We announced in the May 2017 issue that the Victorian Government’s Powerline Bushfire Safety Program was completed and this had replaced 3-wire HV powerlines in North Warrandyte areas with bundled cable to reduce bushfire risks.

However, this work did not extend to replacing existing old bundled cable such as that spanning the river.

The works on January 19 and 20 replaced the old bundled cable across the river for about 5 poles up to Castle Road, but we believe that the old cable continues on past that point.

We have come across a statement from AusNet regarding the North Warrandyte power supply: “AusNet Services will replace the remaining sections of HV aerial bundled cable along this line in the coming months.

“No dates have been set as yet, but we will advise affected residents well in advance.”

Recent outages

AusNet Services released a bulletin dated January 18 entitled “Update on North Warrandyte Power Supply” which was sent by text message to all those North Warrandyte residents who had experienced recent power outages and who had a mobile phone number notified to their electricity retailer.

The bulletin lists the causes of unplanned power problems in the previous six weeks including:

  • On December 9, a tree brought down overhead powerlines, which caused an extended fault and required tree clearers, traffic control and construction crews to rectify.
  • On January 6, a 40 degree, extreme fire danger day, there was a burnt out HV overhead cable fault near the bridge, which caused a ‘flashover’ along the overhead wire.
  • On January 11, a possum came into contact with an HV switch on Bradleys Lane, causing an outage, and as a result, the switch configuration has now been modified to prevent further possum incidents.

Additionally, on January 19 and 20 an overnight scheduled outage enabled replacement and rerouting of the HV cable across the river.

The bulletin concludes: “We are optimistic that both the reliability and safety of this part of the community have been enhanced, and you will experience better reliability in the future.”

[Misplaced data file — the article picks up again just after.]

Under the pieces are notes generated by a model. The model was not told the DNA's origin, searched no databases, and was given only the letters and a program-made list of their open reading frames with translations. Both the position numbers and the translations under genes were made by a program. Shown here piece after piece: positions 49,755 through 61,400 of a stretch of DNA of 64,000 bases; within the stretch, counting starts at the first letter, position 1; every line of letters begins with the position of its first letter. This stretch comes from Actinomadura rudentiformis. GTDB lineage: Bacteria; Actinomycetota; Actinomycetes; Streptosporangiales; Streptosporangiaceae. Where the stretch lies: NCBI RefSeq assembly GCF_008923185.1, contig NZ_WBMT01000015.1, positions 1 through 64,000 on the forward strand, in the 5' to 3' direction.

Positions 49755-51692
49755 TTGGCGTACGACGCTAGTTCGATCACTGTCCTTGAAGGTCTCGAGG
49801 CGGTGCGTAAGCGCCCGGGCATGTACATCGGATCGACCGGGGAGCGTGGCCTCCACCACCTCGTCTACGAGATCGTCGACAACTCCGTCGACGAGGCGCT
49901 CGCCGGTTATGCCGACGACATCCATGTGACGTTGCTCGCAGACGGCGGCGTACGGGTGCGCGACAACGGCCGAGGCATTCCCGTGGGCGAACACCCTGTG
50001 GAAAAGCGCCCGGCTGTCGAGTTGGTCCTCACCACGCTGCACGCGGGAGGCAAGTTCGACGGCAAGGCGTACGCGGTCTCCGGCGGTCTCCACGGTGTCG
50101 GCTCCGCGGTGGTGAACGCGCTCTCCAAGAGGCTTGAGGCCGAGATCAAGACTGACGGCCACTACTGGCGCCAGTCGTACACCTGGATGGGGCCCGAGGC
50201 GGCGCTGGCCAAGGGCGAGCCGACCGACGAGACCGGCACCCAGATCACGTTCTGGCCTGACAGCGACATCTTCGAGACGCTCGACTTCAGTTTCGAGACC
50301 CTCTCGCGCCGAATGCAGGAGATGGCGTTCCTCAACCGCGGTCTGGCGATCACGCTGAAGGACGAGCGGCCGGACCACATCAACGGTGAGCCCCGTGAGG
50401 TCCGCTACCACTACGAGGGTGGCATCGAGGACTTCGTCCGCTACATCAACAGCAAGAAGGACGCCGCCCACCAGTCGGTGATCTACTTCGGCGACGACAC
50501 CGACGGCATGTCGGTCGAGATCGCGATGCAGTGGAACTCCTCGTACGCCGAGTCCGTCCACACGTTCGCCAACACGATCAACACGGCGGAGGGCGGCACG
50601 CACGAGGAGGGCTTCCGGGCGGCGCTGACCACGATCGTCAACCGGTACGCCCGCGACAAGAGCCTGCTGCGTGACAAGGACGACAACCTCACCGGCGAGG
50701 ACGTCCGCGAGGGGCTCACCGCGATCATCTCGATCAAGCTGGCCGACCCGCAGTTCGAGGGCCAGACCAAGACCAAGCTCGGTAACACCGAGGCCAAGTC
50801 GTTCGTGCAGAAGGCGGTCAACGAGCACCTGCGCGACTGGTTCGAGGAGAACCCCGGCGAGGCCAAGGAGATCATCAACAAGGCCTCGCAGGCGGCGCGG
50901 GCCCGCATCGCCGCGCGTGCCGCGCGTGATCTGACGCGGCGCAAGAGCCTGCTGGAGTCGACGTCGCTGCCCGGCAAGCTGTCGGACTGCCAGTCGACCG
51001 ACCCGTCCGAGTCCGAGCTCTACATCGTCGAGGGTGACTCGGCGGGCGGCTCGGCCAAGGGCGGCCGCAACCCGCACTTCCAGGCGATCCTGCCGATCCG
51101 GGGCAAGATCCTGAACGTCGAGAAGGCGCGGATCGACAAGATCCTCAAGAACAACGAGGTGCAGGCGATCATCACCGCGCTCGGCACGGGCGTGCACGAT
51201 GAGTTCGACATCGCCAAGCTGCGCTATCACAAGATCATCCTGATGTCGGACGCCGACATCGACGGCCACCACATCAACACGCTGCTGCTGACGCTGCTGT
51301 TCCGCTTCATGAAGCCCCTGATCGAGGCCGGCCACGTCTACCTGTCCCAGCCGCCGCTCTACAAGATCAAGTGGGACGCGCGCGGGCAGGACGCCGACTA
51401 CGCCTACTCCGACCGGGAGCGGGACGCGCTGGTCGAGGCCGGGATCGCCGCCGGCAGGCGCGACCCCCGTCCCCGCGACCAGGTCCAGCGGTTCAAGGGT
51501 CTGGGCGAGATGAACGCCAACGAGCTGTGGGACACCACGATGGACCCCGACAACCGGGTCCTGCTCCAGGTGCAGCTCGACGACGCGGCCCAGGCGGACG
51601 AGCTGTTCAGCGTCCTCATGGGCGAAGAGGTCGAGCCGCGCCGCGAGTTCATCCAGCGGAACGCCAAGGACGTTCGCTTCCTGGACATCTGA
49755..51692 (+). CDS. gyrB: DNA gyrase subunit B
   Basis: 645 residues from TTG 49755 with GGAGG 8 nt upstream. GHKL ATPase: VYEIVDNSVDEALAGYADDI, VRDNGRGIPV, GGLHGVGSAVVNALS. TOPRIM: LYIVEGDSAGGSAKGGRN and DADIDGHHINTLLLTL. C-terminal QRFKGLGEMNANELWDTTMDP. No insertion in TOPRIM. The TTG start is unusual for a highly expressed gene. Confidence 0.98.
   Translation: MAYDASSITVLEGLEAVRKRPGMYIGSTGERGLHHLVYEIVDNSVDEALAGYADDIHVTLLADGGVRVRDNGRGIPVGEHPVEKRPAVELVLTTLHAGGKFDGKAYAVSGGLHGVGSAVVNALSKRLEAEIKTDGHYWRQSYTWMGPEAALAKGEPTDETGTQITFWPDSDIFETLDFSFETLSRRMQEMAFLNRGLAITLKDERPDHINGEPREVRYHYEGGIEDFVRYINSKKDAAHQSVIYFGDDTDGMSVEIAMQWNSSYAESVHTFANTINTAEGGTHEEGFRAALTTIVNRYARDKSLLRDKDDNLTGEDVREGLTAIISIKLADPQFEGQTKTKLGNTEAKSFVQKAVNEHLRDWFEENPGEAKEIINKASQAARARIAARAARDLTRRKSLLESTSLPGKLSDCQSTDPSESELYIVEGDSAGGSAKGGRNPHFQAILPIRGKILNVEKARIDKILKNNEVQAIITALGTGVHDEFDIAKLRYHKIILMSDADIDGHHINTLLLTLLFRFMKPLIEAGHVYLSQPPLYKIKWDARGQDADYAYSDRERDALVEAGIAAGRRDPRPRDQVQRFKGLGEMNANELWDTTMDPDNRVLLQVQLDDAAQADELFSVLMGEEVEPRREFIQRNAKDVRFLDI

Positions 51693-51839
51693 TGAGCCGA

On March 7, another possum incident caused further unplanned outages.

Mr Armstrong told the Diary “Following the possum incident on January 11 we had hoped that the modifications to the switchgear would prevent further similar incidents.

“Unfortunately, the possums had other ideas and we are now researching further solutions in attempt to minimise possum problems”.

One resident in Aton Street claims to have had a power outage every day between January 4 and 19 and has made a formal complaint to the Ombudsman.

Unplanned outages and compensation

One of the benefits of the Victorian Government’s Powerline Bushfire Safety Program completed last year was touted as being that it would improve reliability, a claim which residents are continuing to doubt.

Community frustration is growing at the continuing number of unplanned “recloser trips” being experienced almost on a weekly basis.

The recloser trip is a safety mechanism that cuts power to a localised area when there is an overload or abnormality (such as caused by possum activity) and then attempts to restore power a few seconds later.

This generally causes desktop computers and modems to reboot and causes clocks on microwaves or ovens to flash until reset.

AusNet Services are obliged to comply with a complex list of Guaranteed Service Levels (GSL) which provide for compensation if unplanned outages exceed certain targets in any calendar year.

There is no inclusion of planned outages in the GSL targets, that is those interruptions which have been notified to the consumer in advance, nor any provision for compensation for same, although sometimes ex-gratia payments are made.

The compensation starts at $30 if there are more than 24 momentary interruptions in a year, and $40 for more than 36 momentary interruptions.

Unfortunately, AusNet Services do not provide online access to the service interruption records for any property, and although details can be requested it takes a few days for a response.

The compliance with GSL targets for each residence is evaluated in February each year, and compensation payments where due are advised to the customer’s retailer in March and a credit allowed on the next bill.

However, the point at which the compensation starts is set so high that payments are — relatively speaking — rarely made, and the compensation of $30 or $40 feels like a drop in the ocean when compared with the $400+ fee per year that consumers are being charged for “service to property” before they have even started to consume any electricity.